Mike DeWine, Republican candidate for Ohio governor, recently said he would support keeping Medicaid expansion but would want reforms like work requirements.

As Ohio Attorney General, DeWine had previously challenged the Affordable Care Act and its provisions, including Medicaid expansion. His Democratic opponent, Richard Cordray, supports Medicaid expansion.

About 700,000 low income Ohioans are covered under the expansion of Medicaid.

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Harry Potter festival coming to Ohio

Published: Wednesday, July 18, 2018 @ 10:03 AM

Real-Life Diagon Alley Gets Magical Holiday Touch

The magical world of Harry Potter is coming to Ohio.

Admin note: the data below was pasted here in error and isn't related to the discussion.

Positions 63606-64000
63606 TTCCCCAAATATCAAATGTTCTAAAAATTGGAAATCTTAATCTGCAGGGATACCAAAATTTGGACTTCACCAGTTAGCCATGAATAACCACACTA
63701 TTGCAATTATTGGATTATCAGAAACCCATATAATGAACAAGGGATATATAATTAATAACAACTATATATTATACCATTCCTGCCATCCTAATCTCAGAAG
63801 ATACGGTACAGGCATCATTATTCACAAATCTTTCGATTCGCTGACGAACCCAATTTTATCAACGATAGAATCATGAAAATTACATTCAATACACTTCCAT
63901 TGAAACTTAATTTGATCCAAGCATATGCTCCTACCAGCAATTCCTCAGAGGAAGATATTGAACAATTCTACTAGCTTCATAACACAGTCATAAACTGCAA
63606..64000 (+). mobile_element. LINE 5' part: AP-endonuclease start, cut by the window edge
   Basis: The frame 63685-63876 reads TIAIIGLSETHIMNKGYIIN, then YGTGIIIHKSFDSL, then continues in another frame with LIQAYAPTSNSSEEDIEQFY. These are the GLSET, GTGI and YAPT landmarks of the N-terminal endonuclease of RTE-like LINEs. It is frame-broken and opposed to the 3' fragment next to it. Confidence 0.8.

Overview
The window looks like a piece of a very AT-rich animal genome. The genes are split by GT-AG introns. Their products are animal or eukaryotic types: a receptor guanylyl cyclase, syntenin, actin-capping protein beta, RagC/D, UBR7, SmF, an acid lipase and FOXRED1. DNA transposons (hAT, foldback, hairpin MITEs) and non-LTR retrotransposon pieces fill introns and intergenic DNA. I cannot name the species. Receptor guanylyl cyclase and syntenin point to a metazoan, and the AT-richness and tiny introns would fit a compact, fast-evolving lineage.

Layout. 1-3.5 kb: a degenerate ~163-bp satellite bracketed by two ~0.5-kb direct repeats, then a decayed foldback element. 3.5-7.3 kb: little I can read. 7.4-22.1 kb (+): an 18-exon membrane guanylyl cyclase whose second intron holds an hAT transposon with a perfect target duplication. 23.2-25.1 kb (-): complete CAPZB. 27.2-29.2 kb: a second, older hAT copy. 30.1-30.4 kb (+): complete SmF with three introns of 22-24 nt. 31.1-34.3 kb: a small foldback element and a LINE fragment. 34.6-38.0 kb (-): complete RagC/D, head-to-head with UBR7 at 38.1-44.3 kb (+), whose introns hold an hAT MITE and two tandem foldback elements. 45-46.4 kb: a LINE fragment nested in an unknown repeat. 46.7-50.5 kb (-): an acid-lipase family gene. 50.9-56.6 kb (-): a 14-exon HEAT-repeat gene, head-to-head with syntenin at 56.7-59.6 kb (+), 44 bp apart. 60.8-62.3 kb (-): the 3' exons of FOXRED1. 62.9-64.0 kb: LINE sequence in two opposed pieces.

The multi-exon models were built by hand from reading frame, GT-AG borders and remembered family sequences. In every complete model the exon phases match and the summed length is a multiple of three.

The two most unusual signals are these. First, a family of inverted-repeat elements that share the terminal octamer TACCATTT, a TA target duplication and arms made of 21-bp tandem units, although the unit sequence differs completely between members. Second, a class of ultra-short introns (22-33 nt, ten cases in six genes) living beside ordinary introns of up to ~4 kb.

Ohio-Made Getaways is hosting “A Magical Getaway: Celebrating Potter Palooza” in Lancaster on Aug. 3 and 4. Fairfield County District Library’s community-wide celebration of 20 years of Harry Potter is a two-day getaway with plenty of fun activities for wizards and muggles of all ages.

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Lancaster is less than two hours from Dayton. Guests pick up a Marauder’s Map at the visitors center at 205 W. Main St. The festival includes:

• A wizarding costume contest at the library on 2 p.m. at 219 N. Broad St.

• Wizard Rock Band Tonks & the Aurors concert at 3 p.m. at the Downtown Bandstand at 3 p.m. on Friday

• Quidditch Demonstration at Rising Park at 203 E. Fair Ave. at 10 a.m. on Saturday

• Hogwarts Herbology class, where you will create and tend to your very own magical mandrake plant to take home and watch grow

• Visit Ollivander’s Wand Shop at the First Presbyterian Church (222 N. Broad St.)

• Art and Clay offers a“Mischief Managed” dinner plate painting project with a fun and simple design

• Two Broke Artists lead a Harry Potter Youth Painting Class.

Learn more.